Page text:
The EPA doesn't regulate many of the potentially harmful chemicals found in our drinking water, but now a different federal agency is hunting for some of them in groundwater near military bases. Some state governors are demanding immediate action at the same time some researchers insist that any regulations EPA would set wouldn't be stringent enough. H2O Radio reports on the latest developments.
Jamie Sudler: People are increasingly talking about water because of what’s going on in Flint, Michigan, with lead contamination. But, last week attention was focused on another issue that could be as perniciousand even more pervasiveperfluorinated chemicals or PFCs.
Frani Halperin: PFCs have been linked to kidney and testicular cancer, thyroid disease and certain birth defects.
Jamie Sudler: According to the Associated Press, the Department of Defense is in the process of testing more than 660 sites around the country to determine if these compounds have contaminated our water.
Frani Halperin: The chemicals were used in fire fighting foams on military bases to respond to airplane crashes. But it wasn’t like lots of jets were crashing necessitating the chemical’s use.
Jennifer Field: If you live near military sites a lot of training went on and equipment testing because these were groups that had to be ready to respond to an emergency and that’s true at municipal airports as well.
Frani Halperin: That’s Jennifer Field, an environmental chemist at Oregon State University who studies these issues.
Jennifer Field: If there’s a fire, you want folks to show up knowing what to do and how to use their equipment. That kind of routine testing historically is probably the source of some of the higher levels that we think of as being associated with military sites.
Jamie Sudler: The military stopped actively using fire fighting foams containing PFCs for training purposes in the late 1990’s but still uses them on actual fires and has stockpiles of it. And the use of PFCs at municipal and other airports has not been surveyed as far as we can tell.
Frani Halperin: But PFCs are not just used in fire fighting. They’re found in a range of consumer products from carpets, to cosmetics, to clothing and even food packaging like microwave popcorn bags and pizza boxes.
Jamie Sudler: The chemicals were first developed by the 3M Corporation in 1951 and were used for decades by companies like DuPont to make non-stick, waterproof and stain-resistant products. Consumers would know these goods by their trade names like Scotchgard®, Teflon™, Gore-Tex®, and Stainmaster®.
Frani Halperin: Before these compounds were developed, no one had them in their blood. Now, because all of us are surrounded by them on a daily basis—inhaling them, swallowing them—it’s estimated that nearly 99 percent of us have at least trace amounts in our bodies.
Jamie Sudler: And they’re even found in fish and animals because they don’t biodegrade. As we continue to use them and they accumulate in the environment and their concentrations can only build up.
Frani Halperin: The EPA doesn't regulate PFCs but has two of themPFOA and PFOSon a list of "emerging contaminants" that could pose a health threat. In 2009 the agency issued Provisional Health Advisory Values, but they don’t restrict the chemical’s use. It’s possible that the EPA will establish an MCL, or maximum contaminant level, for the chemicals later this year.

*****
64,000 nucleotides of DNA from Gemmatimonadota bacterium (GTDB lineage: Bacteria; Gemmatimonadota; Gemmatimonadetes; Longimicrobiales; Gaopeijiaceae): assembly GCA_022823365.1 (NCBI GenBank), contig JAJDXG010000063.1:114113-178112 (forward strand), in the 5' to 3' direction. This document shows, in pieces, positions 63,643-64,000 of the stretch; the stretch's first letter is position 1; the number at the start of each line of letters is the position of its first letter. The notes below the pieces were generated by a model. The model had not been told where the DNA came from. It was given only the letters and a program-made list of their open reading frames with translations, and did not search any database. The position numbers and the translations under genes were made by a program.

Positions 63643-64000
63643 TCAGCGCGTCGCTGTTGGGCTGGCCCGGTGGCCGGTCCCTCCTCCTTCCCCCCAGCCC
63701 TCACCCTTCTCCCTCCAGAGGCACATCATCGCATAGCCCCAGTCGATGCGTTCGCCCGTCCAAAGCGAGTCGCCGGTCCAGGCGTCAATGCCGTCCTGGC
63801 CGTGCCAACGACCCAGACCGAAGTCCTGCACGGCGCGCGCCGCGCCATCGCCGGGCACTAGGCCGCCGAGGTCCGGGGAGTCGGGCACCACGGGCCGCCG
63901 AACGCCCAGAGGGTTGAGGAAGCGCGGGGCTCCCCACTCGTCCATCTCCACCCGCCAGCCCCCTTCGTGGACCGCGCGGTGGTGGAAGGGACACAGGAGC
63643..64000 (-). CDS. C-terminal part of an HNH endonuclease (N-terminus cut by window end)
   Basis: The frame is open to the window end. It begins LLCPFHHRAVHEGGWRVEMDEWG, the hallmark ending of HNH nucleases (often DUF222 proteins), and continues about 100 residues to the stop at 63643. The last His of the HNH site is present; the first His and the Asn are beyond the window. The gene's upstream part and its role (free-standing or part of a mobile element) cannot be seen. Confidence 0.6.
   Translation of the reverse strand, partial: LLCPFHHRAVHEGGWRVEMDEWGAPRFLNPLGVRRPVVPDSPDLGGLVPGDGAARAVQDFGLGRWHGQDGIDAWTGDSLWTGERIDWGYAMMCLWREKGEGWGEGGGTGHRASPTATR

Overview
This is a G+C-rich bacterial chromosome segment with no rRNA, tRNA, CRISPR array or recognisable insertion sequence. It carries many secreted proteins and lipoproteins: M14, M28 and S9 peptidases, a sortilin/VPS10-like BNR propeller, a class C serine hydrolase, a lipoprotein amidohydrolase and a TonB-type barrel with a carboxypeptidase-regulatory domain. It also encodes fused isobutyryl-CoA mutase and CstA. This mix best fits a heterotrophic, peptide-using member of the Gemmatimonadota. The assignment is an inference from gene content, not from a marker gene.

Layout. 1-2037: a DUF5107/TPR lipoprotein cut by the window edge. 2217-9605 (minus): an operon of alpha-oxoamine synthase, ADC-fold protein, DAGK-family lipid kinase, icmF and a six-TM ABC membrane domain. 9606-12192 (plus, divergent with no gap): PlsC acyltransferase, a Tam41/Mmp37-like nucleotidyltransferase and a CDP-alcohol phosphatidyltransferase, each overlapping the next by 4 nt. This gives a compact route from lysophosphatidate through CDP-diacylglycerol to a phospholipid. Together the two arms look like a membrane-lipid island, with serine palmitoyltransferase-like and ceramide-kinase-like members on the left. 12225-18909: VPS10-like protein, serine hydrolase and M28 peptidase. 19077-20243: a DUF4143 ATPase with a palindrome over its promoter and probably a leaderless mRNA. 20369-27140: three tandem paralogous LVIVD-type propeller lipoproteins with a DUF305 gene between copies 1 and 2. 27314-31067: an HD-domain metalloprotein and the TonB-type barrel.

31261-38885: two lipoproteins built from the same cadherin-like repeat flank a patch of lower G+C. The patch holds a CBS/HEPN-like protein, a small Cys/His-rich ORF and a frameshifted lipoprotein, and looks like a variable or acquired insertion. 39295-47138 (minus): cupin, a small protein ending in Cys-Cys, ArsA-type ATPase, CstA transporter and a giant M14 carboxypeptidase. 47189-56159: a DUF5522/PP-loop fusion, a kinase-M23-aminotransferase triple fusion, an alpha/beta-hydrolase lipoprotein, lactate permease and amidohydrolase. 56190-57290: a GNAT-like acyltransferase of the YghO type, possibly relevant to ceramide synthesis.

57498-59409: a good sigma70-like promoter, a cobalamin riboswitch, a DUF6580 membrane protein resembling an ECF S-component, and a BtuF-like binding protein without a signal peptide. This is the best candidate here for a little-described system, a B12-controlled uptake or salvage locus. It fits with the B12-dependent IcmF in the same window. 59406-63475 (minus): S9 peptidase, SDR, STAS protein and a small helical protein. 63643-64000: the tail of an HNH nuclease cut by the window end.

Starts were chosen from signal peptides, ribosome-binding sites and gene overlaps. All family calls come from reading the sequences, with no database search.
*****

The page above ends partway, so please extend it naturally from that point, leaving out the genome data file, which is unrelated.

Jamie Sudler: The urgency in establishing that maximum level was emphasized in a letter sent last Friday to the EPA by the governors of New York, Vermont and New Hampshire stating that the problem is not local, not regional, but rather nationwide.
Frani Halperin: The governors are calling for the EPA to implement federal guidelines and a consistent, science-based approach to this problem after high amounts of the compounds were found in drinking water in Hoosick Falls, New York, and Bennington, Vermont. Those contaminations were linked to plastics manufacturing in the area.
Jamie Sudler: Even if EPA does establish federal guidelines, some think the values they would set would be too weak. The Environmental Working Group, a nonprofit watchdog organization, said the standard for PFOA in drinking water is not nearly stringent enough. They produced a report that builds on an earlier study by researchers from Harvard University and the University of Massachusetts that also found thresholds weren’t adequate.
Frani Halperin: The problem with PFCs isn’t confined to the U.S. An agency within the World Health Organization classified PFOA as “possibly carcinogenic to humans.”
Jamie Sudler: And about 200 prominent scientists worldwide signed the 2015 Madrid Statement, calling on the international community to limit the production and use of PFCs, noting a “growing body of evidence” linking the chemicals to adverse health effects. But even if the EPA acts to ban PFCs, it will still be a problem. Again Jennifer Field:
Jennifer Field: There’s an awareness that you can limit things in one country but you might get a supply from another country. The United States is not the only country that uses these materials. So we have other manufacturers around the world. China is a significant one as well as remaining manufacturing in the U.S., so it’s a complicated marketplace that adds to the complexity.
Frani Halperin: The good news is that some companies are starting to respond. Brands that produce outdoor clothing, like Puma and Adidas, have already adopted elimination targets. Others like IKEA, Levi Strauss, and Crate and Barrel have all said they will phase out the chemicals in their supply chain and from products that they sell.